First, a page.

Tuesday 17 May 2011

Movie Review: Salt (2010)

A 100 minute chase movie, Salt is nothing but energy. A non-stop breathless pursuit, what little plot exists becomes too complicated too quickly given the minuscule amount of time allocated to story-telling. The flying bullets and flying bodies take precedence over everything else, including logic, characters, or any pause for thought.

CIA Agent Evelyn Salt (Angelina Jolie) has spent time in a North Korean torture cell. Released in a prisoner exchange after her husband Michael (August Diehl) raises the profile of her case, she is heading towards a CIA desk job when Russian defector Vasilly Orlov (Daniel Olbrychski) fingers her as a sleeper agent about to be activated to kill the visiting Russian President in New York. Before her guilt or innocence can be established, Salt quickly bolts and makes her escape from Washington DC to New York, with a large posse of agents in hot pursuit, including the CIA's Ted Winter (Liev Schreiber) and agent Peabody (Chiwetel Ejiofor) of the Secret Service.

It turns out that the United States is crawling with Russian Nationalist sleeper agents under Orlov's command, waiting to be activated on this Day X, with an intricate plot to instigate a global nuclear war. Salt is the best of these highly trained traitors, and no one can stop her as she indeed makes it to New York and seemingly assassinates the Russian President. Next up it's back to DC and onto the White House, where Salt helps other Russian agents to rather easily take over the command and control bunker and start the process of launching nuclear missiles. The plan to destroy the world seems to be proceeding flawlessly, but there are more twists to this tale as Salt, Winter and Peabody play out a frantic finale.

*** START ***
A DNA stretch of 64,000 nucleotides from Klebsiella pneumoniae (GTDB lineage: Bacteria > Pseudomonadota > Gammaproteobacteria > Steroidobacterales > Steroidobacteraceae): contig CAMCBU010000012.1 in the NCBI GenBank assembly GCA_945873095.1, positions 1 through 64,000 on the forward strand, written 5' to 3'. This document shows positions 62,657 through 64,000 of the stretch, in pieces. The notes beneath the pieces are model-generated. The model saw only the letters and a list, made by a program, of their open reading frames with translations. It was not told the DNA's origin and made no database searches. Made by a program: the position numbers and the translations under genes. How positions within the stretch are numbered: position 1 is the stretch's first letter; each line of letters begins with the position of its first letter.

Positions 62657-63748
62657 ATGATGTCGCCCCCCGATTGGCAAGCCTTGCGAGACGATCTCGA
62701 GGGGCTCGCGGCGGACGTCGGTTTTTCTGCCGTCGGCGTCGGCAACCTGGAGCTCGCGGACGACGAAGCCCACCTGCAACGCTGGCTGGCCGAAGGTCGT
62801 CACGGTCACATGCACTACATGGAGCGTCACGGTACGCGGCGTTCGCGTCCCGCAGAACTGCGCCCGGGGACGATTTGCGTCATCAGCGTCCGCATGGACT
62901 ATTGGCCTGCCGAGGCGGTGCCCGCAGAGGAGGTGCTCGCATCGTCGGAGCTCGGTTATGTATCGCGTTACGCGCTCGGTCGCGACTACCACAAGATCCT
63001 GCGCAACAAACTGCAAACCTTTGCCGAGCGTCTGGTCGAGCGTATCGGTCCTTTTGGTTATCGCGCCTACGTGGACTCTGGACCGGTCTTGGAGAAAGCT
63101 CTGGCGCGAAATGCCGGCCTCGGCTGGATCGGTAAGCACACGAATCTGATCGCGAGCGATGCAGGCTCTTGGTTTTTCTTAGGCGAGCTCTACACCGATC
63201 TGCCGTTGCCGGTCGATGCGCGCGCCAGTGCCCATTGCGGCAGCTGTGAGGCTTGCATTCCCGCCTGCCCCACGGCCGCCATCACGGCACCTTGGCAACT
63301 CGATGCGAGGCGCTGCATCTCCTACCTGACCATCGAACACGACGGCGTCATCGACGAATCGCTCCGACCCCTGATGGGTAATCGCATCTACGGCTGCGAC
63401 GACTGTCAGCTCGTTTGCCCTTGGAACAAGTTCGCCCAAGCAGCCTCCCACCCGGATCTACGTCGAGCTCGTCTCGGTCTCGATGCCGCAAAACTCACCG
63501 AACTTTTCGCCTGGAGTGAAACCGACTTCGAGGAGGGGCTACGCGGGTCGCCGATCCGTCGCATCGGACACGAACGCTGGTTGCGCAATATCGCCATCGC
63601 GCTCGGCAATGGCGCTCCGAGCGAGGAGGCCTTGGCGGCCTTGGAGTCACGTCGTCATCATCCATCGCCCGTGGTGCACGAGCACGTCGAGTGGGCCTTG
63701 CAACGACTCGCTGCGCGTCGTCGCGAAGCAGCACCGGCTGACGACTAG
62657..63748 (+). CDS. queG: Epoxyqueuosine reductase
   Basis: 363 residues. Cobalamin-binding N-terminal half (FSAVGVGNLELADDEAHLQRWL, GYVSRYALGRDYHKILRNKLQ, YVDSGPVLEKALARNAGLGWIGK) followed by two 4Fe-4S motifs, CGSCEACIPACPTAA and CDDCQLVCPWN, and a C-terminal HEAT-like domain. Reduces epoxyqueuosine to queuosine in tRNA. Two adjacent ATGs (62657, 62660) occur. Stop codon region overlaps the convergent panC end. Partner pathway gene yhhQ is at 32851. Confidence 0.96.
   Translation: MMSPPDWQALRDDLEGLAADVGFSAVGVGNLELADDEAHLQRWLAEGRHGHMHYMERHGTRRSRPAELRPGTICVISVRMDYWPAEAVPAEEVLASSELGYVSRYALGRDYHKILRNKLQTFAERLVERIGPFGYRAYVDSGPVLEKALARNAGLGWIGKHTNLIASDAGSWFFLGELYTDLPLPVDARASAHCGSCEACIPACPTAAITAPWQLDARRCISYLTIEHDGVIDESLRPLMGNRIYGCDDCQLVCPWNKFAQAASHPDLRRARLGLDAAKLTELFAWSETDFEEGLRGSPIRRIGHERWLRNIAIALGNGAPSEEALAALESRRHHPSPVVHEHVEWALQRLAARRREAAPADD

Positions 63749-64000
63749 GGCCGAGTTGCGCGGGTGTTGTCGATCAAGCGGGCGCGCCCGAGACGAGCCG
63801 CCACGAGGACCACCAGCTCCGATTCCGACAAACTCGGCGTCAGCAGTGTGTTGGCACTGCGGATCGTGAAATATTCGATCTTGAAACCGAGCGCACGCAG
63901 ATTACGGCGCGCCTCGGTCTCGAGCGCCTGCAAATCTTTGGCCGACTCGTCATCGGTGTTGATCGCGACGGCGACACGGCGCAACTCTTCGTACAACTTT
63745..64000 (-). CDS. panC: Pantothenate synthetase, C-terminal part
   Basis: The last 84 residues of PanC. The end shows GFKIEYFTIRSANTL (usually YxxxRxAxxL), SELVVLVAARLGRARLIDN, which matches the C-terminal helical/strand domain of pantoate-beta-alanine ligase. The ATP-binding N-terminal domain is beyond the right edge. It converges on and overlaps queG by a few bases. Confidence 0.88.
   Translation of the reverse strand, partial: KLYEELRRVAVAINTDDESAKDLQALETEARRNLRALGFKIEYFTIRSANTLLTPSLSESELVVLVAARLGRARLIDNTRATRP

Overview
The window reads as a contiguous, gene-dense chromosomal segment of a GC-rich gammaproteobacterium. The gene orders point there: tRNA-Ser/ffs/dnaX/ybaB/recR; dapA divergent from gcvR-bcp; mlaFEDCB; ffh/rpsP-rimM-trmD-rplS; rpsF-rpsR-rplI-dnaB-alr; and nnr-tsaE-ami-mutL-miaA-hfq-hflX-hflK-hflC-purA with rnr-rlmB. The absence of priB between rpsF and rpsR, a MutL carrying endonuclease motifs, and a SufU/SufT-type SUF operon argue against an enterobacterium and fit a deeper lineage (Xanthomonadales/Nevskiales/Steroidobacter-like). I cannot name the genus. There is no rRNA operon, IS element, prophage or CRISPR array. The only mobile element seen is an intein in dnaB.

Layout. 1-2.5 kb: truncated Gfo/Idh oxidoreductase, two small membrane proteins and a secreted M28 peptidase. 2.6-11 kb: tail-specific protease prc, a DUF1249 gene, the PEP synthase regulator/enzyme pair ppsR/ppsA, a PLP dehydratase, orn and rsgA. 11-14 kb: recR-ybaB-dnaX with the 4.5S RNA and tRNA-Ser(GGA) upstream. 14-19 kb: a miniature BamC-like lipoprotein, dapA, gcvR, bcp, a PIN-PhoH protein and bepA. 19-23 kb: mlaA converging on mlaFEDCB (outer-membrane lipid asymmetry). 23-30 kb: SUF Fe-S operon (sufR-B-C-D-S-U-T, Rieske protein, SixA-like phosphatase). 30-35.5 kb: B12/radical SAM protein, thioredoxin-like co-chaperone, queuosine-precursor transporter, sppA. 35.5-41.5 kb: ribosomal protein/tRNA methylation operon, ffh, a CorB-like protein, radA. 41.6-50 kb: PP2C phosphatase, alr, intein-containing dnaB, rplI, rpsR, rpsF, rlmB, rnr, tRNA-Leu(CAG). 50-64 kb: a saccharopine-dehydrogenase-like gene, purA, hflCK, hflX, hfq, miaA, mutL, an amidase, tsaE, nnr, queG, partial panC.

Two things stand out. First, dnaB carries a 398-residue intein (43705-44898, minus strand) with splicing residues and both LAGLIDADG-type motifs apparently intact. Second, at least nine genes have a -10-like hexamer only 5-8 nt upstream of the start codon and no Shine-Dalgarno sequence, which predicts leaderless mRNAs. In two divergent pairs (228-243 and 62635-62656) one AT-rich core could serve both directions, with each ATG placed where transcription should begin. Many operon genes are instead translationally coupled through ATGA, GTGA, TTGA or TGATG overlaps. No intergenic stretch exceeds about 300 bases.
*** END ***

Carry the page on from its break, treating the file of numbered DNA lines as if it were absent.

A mix between The Manchurian Candidate, James Bond, Jason Bourne, and Mission Impossible, Salt brings little that is new to the all-out-action genre. If anything, the plot is more preposterous than anything offered up in the most far-fetched Bond movies this side of Moonraker. Director Phillip Noyce proved his inability to deliver an effective thriller in the botched Patriot Games, and in Salt he is true to form as he sacrifices all plot elements in favour of the next over-the-top stunt.

Angelina Jolie is by far the best thing going on in Salt, and she impresses with an astounding athleticism which included performing most of her stunts. The support cast have little to do except wave their guns around and take shots at her. Past Jolie's performance, Salt is an endless out of control roller coaster ride: yes it's fast and fun for a while, but energy that is lacking in grounded purpose ultimately results in a forgettable blur.

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